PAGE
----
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Water Breaking: What Does Giving Birth Feel Like?

Water Breaking: What Does Giving Birth Feel Like?

Are you pregnant or a close acquaintance of someone who is close to giving birth? Then congratulations and hats off to you! There are many women who wish they enjoyed your blessed privilege. As the due date draws nearer, you must be getting quite anxious about giving birth. Although your little one is safely cushioned by a fluid-filled amniotic sac, at some point it will inevitably tear – naturally or doctor provoked. The process is termed “water breaking”.

Surely, by now you’ve heard many horror stories about how it all goes down. Don’t believe everything you hear. For approximately 90% of expecting moms, water breaking will occur spontaneously during labor. Only 8% to 15% of them will actually undergo this before labor contractions occur.

Nevertheless, countless expecting mothers dread that moment, wondering whether they’ll be out shopping, driving, at the hair salon, or having dinner at a friend’s house when it happens. Then, another concern surfaces: “What does it feel like when your water breaks?” Neither apprehensive scenario should be intimidating.

By the end of this post, your mind should be at ease. You’ll be focusing intently on your bundle of joy that’s anxious to get here. They will bring you happiness beyond measure.

Signs Of Water Breaking Before Giving Birth

Some four to six weeks prior to giving birth, your body will be subjected to changes as it prepares you for the delivery of your little boy or girl. For first time mommies, the baby “drops,” cuddling up into the pelvis, taking position for the grand entrance. Your cervix begins to open and to thin out, your uterine muscles start relaxing, and joints loosen up preparing for your baby’s arrival.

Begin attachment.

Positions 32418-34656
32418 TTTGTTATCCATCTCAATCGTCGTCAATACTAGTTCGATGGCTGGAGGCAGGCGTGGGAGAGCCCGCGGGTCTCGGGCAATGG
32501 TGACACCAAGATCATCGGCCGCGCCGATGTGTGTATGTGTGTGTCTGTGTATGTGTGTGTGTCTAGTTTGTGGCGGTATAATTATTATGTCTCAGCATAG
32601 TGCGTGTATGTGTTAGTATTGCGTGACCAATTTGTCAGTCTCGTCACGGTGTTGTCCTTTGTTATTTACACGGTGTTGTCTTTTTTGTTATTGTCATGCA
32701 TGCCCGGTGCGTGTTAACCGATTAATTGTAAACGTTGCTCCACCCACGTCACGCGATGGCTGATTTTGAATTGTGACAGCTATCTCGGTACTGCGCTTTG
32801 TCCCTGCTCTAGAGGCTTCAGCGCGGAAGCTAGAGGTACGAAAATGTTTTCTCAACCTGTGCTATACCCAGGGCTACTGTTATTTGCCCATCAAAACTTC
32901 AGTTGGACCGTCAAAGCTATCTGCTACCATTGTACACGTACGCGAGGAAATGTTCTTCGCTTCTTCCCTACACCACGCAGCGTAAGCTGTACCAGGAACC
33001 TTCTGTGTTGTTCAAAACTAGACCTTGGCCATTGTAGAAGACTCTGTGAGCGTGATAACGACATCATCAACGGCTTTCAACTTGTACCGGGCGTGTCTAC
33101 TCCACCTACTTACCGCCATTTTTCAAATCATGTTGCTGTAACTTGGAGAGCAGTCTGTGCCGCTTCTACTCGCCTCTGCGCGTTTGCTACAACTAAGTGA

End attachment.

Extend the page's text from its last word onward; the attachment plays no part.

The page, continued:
A few days before you go into labor, you’ll have a thickened pinkish discharge (called the bloody show). You will lose your mucous plug, which is the cork that seals your uterus. This is a clue that you’ll be giving birth soon. It’s a sign that your water will break either voluntarily or involuntarily (by your OBGYN). Not many symptoms of water breaking prior to giving birth exist. It’s a natural phenomenon that does not give a specific cautionary warning.

Water breaking merely happens when the time is right. Most moms-to-be are already in labor when their water breaks. It is important not to confuse water breaking or amniotic fluid with vaginal fluid, which increases as you near labor. Likewise, be careful not to assume that amniotic fluid is urine or some other vaginal discharge.

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What Does It Feel Like?